After being a healthy scratch the first few games of the season, Dylan Strome got back into the Chicago Blackhawks lineup last night. Head coach Jeremy Colliton said after the game that Strome worked hard, but the young forward still found himself skating lower and lower in the lineup throughout the game. He ended up playing 13:12, ninth among Chicago forwards in another loss. The Blackhawks have not held a lead through any of their first five games and have been outscored 21-9 so far.
It’s easy to see why Strome is the subject of much speculation these days, given his current role on the team and cap hit. The Blackhawks are using $3MM of their precious cap space on a player who has been a healthy scratch for the first several games, not exactly the best use of assets. So a trade seems the most likely outcome, and Elliotte Friedman of Sportsnet included his opinion on the latest 32 Thoughts:
I think there is a certain price that they’re looking for. This is a little bit of guessing on my part just based on the conversations I’ve had. I think they’re looking for as high a draft pick as they can get. I’m not talking about a first-rounder, but probably as close to that as they can get. I just don’t think at this point in time anybody’s there.
Strome, 24, would be heading to his third team if he is traded, after originally starting his career with the Arizona Coyotes. Selected third overall in 2015 after Connor McDavid and Jack Eichel (just ahead of Mitch Marner), he has been one of the most inconsistent talents in the league over the last few years. A 20-goal, 57-point player in 2018-19, Strome looked like he would be a core piece in Chicago for a long time. But a 38-point effort followed that, and last season brought just nine goals and 17 points as he basically played himself out of the Blackhawks plans entirely.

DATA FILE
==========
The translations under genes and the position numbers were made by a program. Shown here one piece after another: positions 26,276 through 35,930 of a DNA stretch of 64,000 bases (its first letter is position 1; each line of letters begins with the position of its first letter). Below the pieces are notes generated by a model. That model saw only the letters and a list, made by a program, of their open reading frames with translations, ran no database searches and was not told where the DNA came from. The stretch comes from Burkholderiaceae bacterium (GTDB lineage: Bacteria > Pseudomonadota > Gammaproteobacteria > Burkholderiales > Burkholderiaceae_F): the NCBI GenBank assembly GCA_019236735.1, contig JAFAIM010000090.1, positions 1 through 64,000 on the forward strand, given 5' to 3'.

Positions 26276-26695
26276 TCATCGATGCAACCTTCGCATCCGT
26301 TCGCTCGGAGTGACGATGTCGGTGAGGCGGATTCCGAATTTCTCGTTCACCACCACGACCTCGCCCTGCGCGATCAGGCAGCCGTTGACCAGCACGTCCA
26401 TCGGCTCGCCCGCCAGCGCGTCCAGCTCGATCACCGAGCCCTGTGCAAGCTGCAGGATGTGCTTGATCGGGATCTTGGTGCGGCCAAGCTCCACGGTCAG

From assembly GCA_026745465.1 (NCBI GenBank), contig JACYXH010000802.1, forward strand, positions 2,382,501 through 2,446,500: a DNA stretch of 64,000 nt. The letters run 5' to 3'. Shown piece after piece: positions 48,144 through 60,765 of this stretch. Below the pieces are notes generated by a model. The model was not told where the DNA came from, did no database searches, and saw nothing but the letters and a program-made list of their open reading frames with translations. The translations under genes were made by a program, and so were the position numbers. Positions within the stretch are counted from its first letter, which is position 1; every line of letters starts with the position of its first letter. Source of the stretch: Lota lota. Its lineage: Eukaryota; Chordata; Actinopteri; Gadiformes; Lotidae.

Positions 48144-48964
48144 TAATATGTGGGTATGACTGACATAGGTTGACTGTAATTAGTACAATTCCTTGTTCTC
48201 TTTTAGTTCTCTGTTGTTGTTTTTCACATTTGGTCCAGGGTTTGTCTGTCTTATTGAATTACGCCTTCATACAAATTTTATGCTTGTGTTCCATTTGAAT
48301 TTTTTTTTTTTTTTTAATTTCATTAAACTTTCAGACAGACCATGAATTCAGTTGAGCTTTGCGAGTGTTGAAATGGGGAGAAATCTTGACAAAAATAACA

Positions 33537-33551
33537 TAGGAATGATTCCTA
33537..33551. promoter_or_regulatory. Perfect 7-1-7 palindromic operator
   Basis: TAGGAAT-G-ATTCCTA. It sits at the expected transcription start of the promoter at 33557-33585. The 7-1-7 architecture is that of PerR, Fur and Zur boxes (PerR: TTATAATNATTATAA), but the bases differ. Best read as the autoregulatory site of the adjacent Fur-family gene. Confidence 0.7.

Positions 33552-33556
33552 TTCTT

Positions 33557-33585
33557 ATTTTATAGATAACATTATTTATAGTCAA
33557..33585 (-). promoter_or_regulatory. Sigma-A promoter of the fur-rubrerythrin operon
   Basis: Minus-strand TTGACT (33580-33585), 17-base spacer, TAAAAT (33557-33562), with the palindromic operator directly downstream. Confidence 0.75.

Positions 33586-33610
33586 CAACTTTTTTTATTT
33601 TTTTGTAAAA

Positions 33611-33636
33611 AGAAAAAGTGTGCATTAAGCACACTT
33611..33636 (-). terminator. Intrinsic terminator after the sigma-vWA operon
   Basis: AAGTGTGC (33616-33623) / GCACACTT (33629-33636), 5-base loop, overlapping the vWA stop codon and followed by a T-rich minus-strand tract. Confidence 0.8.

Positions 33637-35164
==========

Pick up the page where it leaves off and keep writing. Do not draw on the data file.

Still, with his relative youth and obvious upside, it certainly wouldn’t be surprising to see someone take another shot on Strome. One thing that could make them hesitate though is the fact that his contract is structured in such a way that he will be owed a $3.6MM qualifying offer next offseason, a price some may not want to pay. He’s also eligible for salary arbitration, and does have some interesting point totals that he could present in the hearing. Those factors could make many teams essentially see him as a pending unrestricted free agent, should they not want to qualify him at that level. The trade price in that case wouldn’t be as high, and could even turn some rebuilding clubs off altogether.